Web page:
Having spent the week and a half in tribal villages, I’m a little excited about being in a city. I can check my email, exchange some books, and finally get a map of Maharashtra. As we get closer to the city, people seem really different. They no longer stop and smile and ask us where we’re headed. When you ask for directions, as if they’re too lazy to lift their hands or speak, they just nod their heads in the right direction. No small talk, no curiosity, and no sense of connection, unless they can sell you something. Only billboard ads for the latest clothes, cars, jewelry, matrimonials, and health insurance. Coming from a place where people don’t know if they’ll have food tomorrow, this all seems a little self-centered. Although I’ve been a part of this, there’s such a striking difference after being away for some time. All the foods I haven’t seen for a while, sit right there in front of me. Sweets, samosas, fresh juices, and restaurants are serving everything from pav bhaji to pizza. I quickly calculate what I’ve spent for the day and I’ve got about 6 rupees left in my budget. I have no choice but to observe all my food cravings. =)

It’s an absolute urban jungle, and to be here is to be a part of it.

Wednesday, June 01, 2005

Not in the Lonely Planet Guide

Valleys of Maharastra

It was a long 44km after crossing into Maharashtra. I was surprised to see that people look distinctively different from Gujarati’s -- different facial features, different dress, and different personalities. Most of the villagers along the way understood very little Hindi and we couldn’t really make them understand the concept of a walking pilgrimage. In spite of that, there were smiles and curious looks as we walked through the valleys and the green mountains.

Before leaving Gujarat, we were warned that there were no known places where we can stay or people to profile along our route to Nashik. A small village called Nanasi was in the middle and there was possibly a school where we can find shelter for the night. We finally reached the village around six in the evening and came to the largest village we’ve seen today. It had electricity and couple of stalls of random food items. We were starving but decided to figure out where we can spend the night before eating. The villagers told us that there was a school about a kilometer away that would let us spend the night. We walked up to the school and to our disappointment were told that we couldn’t stay there because the principal was out. After pressing further, someone told us about a Shiva Temple about 4km away that “might” let us spend the night. The thought of walking another 4km was grueling and the thought of sleeping in the fields without any running water even more discomforting, but onwards we charged with our achy muscles and tired feet.

After what seemed like a really long time, we found ourselves talking to a guy in the next village who understood some Hindi. He told us that there was a Shiva Temple about another kilometer from there but there were no rooms at the temple, and that we should’ve stayed at the large village that we just came from. What? This was a huge test of patience. There was no food in this village, no room, and no one offered us a place to stay. We were sweaty and exhausted from walking all day.

Just before sunset we reached an old Shiva Temple with a bright blue dome over it. The temple was a small room with stone sculptures inside and an old well in front of it. There was one more tiny room (8x10ft.) for the priest, other than that there was a large area in front of the temple covered by a tin roof. The priest had gone somewhere but Bharat, one of the teenage boys from the village, came in to inquire about what these outsiders with strange looking backpacks were doing in a small village like this.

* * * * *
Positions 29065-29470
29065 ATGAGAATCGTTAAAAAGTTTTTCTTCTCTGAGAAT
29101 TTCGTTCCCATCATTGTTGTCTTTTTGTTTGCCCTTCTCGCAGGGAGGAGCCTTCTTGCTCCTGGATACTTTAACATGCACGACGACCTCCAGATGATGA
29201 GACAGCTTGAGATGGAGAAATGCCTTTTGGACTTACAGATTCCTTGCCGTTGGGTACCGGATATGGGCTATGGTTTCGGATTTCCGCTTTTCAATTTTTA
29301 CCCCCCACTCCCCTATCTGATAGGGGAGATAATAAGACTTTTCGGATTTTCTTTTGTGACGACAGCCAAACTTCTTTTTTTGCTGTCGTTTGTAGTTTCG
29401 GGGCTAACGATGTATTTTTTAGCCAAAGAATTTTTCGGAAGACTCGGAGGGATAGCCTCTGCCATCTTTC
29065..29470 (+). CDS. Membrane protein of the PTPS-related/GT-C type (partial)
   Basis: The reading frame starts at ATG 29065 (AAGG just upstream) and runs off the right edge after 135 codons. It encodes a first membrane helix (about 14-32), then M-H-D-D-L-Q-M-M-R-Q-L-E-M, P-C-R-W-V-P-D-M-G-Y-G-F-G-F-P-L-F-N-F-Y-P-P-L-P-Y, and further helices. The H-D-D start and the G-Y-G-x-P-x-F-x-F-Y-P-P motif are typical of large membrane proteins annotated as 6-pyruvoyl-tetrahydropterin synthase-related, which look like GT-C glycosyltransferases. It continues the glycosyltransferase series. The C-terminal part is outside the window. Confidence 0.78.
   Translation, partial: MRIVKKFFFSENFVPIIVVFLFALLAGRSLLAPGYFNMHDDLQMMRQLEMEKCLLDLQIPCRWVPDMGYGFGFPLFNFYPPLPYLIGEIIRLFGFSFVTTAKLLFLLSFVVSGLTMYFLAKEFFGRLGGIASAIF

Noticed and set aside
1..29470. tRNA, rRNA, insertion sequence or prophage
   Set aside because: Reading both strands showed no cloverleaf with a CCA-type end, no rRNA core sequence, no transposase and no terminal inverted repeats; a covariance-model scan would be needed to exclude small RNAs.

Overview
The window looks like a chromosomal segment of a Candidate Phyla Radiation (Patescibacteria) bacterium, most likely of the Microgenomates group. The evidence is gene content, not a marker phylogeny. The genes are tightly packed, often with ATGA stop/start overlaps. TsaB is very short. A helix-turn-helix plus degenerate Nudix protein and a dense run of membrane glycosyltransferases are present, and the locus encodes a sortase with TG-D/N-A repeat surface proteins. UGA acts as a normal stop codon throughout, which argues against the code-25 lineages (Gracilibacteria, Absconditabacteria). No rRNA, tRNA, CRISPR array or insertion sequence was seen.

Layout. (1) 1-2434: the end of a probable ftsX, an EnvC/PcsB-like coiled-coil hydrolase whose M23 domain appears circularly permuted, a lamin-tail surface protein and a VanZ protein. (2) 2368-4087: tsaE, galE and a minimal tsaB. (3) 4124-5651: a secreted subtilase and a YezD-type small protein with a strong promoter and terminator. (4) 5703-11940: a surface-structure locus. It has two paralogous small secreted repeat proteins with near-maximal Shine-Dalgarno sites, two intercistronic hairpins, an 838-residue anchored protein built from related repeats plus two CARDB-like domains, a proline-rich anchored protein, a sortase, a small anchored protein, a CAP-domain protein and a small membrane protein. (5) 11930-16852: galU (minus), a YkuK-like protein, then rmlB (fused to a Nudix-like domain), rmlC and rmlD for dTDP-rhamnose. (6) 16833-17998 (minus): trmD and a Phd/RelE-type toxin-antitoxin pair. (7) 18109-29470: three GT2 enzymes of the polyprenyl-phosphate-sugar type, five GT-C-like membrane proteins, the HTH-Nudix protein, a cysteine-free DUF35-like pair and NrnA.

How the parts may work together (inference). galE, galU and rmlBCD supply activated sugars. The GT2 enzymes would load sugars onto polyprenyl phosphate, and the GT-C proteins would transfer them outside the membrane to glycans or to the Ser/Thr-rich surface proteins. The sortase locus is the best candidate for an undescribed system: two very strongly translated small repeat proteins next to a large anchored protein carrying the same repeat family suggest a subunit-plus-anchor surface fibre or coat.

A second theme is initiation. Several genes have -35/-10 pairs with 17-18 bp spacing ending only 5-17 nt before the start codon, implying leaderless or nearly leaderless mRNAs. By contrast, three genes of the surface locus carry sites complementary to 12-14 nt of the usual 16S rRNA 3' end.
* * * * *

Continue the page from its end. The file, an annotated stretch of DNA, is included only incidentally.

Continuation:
We asked him if there was a place to shower and he proudly said, “Yes,” while pointing to a metal bucket and the open area next to the well. Okay, maybe we can just wash the salty sweat off of our hands and faces. But how do we get the water out of the well? And this wasn’t your typical well in the villages where you tie a rope to a bucket and lower it down. It had large pieces of rocks around it in a square shape and wobbly big rocks leading down to the water that served as steps. Nipun asks Bharat to help him and they both go down and bring back two buckets of semi-clean water. By the time we’re done cleaning up whatever we can, the priest returns and Bharat helps us explain that we need shelter for the night. The easy going Sadhu only understands some Hindi but he happily lets us sleep on the floor underneath the large tin roof, with all sides open. Thus far we’ve had heat and only heat, but this mountainous area is actually cold. I ask them if there are any blankets that we could borrow. As I stand there, practically shivering, Bharat innocently reassures me that it doesn’t really get cold at night. He still agrees to bring couple of blankets later on.

The priest had already finished his dinner but he kindly asked Bharat to get some raw materials for a simple rice and eggplant dinner. But realizing that we’d have to collect wood and start a fire before the cooking began, we passed on the several hour ordeal. Since it was already 8 o’ clock we opted for going to the only stall in town and buying some biscuits, jaggery (brown sugar), and peanuts. We just wanted to get our sore and overworked muscles to sleep. Since there was no electricity we were in “bed” by 8:30. Although my body was exhausted, I lay there wide awake with nothing between me and the concrete floor but my shawl.

According to the friendly priest, the temple has existed since the time of Rama (as in the ‘Ramayana’). Throughout the night, I was worried about the snakes – after all, it is a Shiva temple =) -- and the sounds coming from well next to us and the animals that could walk in from the nearby fields, but in the morning, I felt almost fortunate to be in a place like this. I walked into the cave-like temple and it really did look ancient with its half-broken statues and old paintings. Afterwards, the priest even made me a syrup-like, milkless tea at 5AM, which I drank under a “rudraksh” tree (whose fruits are worn around the neck for its healing qualities). As I left with a very positive feeling, I remember thinking, “This place would never be listed in the Lonely Planet Guide to India.”